Well, this is not even wrong. “What are you”? What kind of a question is that? People don’t ask each other “what are you”, people ask “where are you from”. The answer to that is “Israel”, of course; both religious and secular Israelis say that. In the rare case that I’m asked what is my ethnicity, I say that I am a Jew, even though I’m not religious. So that’s definitely not a “never, ever” situation, as Avnery claims.

This is not to say that there is no discussion about the existence of an Israeli ethnic identity. It exists, and it’s old and passionate. Avnery just describes it very badly. I even agree that an Israeli ethnic identity exists, or, more precisely, co-exists with a Jewish ethnic identity. And despite their lifestyle and the claims of their leadership, the Haredim definitely belong to it. Israeli Haredim are Israeli, much like American Jehovah’s Witnesses, who are definitely American – whether they like it or not.


Eight Taking a Rest

I was reading Time Magazine’s list of 100 most influential people and then time.com asked me to fill out “a short online survey”.

I love filling out short online surveys. They usually have silly questions about the experience with the website – “Did you find the information you were looking for?”, “Was the information easy to find?”, “How often do you visit ourstupidsite.com?”, etc. The kind of questions that clueless marketing departments and web design studios live by. In the end i am usually presented with a field where i can add personal comments. I always add personal comments and get the warm fuzzy feeling that nobody will read them. I only received a reply to a personal comment once. Guess from which site (the answer is at the end of this post).

Well, i was wrong. This survey is not about time.com. It’s about the financial crisis:

  • Please write three brands of car brands, in particular luxury car brands. (I wrote Lexus, Lincoln and Mercedes. How do you know that this survey was written by an idiot? Any website style guide will tell you to use underlining only for links.)
  • Next time you are looking to lease or purchase a vehicle, how likely are you to consider each of the following luxury automotive brands? [ ] Infiniti [ ] BMW [ ] Mercedes Benz
  • Please indicate how strongly you agree or disagree with the following statements about Infiniti:
    1. Makes vehicles with inspiring performance
    2. Makes vehicles people feel inspired by
    3. Makes vehicles with exhilarating performance
    4. Is inspired about the way they design and engineer their vehicles
    5. Is for people who enjoy doing their own thing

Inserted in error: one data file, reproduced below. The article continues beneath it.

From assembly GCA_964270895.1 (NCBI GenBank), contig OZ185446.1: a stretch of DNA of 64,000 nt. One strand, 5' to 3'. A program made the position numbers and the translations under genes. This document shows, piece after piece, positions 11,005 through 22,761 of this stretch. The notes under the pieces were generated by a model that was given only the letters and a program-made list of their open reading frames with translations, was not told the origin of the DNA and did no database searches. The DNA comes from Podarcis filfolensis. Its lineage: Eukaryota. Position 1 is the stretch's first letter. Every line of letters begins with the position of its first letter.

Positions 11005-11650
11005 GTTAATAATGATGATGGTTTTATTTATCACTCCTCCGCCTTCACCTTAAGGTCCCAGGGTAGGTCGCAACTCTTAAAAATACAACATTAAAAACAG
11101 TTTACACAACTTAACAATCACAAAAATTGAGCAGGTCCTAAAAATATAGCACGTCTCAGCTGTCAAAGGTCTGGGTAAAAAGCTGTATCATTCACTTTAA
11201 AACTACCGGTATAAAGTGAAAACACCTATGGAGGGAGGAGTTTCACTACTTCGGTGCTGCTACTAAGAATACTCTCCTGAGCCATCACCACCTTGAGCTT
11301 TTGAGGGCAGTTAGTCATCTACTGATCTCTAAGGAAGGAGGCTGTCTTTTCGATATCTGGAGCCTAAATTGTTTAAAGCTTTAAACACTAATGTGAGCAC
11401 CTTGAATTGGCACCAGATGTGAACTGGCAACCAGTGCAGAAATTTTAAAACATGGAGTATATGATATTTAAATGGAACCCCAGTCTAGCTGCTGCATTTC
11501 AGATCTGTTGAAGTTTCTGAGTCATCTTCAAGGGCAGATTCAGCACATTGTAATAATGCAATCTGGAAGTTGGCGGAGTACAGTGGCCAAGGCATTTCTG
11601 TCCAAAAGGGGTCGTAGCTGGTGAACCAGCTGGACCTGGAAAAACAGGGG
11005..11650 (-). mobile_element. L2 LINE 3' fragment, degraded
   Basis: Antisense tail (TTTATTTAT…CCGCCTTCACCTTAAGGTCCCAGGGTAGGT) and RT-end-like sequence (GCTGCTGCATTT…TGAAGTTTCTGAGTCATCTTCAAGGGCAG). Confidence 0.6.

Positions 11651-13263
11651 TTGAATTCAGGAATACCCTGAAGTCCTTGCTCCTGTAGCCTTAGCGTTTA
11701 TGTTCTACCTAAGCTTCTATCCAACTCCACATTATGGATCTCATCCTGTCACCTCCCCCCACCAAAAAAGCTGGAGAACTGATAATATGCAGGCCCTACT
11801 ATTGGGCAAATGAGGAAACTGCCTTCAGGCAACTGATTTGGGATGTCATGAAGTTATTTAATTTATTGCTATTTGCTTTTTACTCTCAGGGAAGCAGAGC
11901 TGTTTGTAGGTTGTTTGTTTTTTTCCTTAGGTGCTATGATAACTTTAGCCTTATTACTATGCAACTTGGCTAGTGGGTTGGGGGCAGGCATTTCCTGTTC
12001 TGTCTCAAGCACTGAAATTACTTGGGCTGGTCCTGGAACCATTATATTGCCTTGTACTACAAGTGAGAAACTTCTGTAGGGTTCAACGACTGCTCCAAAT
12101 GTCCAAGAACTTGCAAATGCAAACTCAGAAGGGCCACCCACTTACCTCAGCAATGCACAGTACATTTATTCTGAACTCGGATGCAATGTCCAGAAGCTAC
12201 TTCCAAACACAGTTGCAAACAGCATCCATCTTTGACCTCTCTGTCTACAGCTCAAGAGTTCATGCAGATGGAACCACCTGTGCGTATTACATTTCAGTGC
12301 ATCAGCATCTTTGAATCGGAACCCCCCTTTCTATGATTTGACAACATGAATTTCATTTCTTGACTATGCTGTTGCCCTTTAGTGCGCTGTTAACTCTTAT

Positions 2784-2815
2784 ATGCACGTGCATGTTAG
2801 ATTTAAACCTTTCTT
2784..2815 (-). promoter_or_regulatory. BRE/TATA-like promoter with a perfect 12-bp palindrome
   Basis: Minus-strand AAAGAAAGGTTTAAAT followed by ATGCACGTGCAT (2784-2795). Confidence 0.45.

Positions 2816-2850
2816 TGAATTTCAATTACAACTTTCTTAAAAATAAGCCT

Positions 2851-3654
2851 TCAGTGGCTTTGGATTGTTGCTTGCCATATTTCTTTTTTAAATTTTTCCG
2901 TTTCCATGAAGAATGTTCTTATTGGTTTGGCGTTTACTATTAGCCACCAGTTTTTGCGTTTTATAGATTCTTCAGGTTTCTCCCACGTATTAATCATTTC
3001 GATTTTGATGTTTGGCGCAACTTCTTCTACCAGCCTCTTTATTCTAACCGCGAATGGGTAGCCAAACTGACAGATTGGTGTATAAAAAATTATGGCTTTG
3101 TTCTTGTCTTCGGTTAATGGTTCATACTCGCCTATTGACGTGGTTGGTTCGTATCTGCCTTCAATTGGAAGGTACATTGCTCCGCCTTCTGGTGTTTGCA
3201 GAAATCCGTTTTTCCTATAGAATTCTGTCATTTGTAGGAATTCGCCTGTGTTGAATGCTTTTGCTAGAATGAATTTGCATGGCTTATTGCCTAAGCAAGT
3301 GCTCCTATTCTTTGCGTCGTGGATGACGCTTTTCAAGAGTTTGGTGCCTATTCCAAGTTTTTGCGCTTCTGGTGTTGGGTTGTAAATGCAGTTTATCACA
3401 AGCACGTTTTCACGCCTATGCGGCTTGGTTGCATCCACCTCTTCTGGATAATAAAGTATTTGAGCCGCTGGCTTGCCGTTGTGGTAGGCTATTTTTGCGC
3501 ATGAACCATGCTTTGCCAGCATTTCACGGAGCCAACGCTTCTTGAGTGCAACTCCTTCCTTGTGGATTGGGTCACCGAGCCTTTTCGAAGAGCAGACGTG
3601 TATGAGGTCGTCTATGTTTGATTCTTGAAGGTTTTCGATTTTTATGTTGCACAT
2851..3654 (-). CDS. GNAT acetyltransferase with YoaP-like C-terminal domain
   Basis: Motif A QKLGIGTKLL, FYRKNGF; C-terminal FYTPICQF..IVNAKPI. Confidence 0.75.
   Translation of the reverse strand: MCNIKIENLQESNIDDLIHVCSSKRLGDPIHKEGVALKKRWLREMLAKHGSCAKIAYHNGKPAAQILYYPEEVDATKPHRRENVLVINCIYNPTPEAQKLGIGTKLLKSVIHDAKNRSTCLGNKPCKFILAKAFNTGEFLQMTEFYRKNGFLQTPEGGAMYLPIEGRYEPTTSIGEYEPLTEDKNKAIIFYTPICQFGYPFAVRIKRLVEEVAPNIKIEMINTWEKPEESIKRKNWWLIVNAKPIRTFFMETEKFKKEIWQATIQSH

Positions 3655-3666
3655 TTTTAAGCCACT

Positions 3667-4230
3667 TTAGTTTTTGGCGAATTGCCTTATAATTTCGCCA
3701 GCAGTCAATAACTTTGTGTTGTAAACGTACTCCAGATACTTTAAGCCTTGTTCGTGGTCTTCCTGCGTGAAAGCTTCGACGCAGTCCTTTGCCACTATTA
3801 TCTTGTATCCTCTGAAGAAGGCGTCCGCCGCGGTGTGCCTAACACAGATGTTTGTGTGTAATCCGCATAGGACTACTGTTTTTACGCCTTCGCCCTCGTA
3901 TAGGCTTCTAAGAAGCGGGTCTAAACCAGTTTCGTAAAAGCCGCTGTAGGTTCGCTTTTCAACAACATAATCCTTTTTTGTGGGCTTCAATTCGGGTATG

6. Is a brand I aspire to own
    7. (Well, none of the above, but it inspired me to do my own thing and write this blog post, and i sure hope that it’s exhilarating!)
  • Which of the following websites have you visited in the last 4 weeks? Partial list: Amex.com, CNN.com, Food&Wine.com, MyRecipes.com, SI.com, SouthernAccents.com. (I totally had to visit SouthernAccents.com after i saw its URL, but was disappointed to find that it’s not a linguistics site. Plus, how do you know that this survey was written by an idiot, part II? Food&Wine.com cannot be a URL.)

And, damn it, they didn’t have a field in which i could put a personal comment in the end. This puts them at the bad end on the scale of websites that care about their visitors. On the good end there is scientology.com – the only website that ever sent me a reply to my personal comment at the end of a “short online survey”. What’s even stranger is that they didn’t offer me to take a personality test. They just said: “Thank you for your comments, they were very well-received!”. And i had a feeling that it was written by a human being. That was scary thought number 1.

Scary thought number 2: A degree in Sociology was probably required to get a job writing these surveys.

A friend of mine told me that he came from a small-town Yemenite family. “They didn’t teach us a lot in the school there,” he said, “the math teacher, for example, called the infinity symbol ‘Eight Taking a Rest'”.


What do you know—my persona is being discussed and lied about in Spanish. And it doesn’t even have anything to do with my Catalan studies, but with my being an “Ashkenazi Jew”. It’s been a long time since anybody called me an “Ashkenazi Jew”, so it’s quite funny.

Small Blue Thing, i really welcome you to be my friend —and even sister if you want—, because i am happy about having friends around the world—i have friends from Belarus, USA, Serbia, UAE, Iran, Lebanon, Argentina, Catalonia, Valencia, Mallorca and a whole lot of other places. I am especially happy about any opportunity to practice my very poor Spanish. But please don’t quote me incorrectly.

It’s decreed the people rule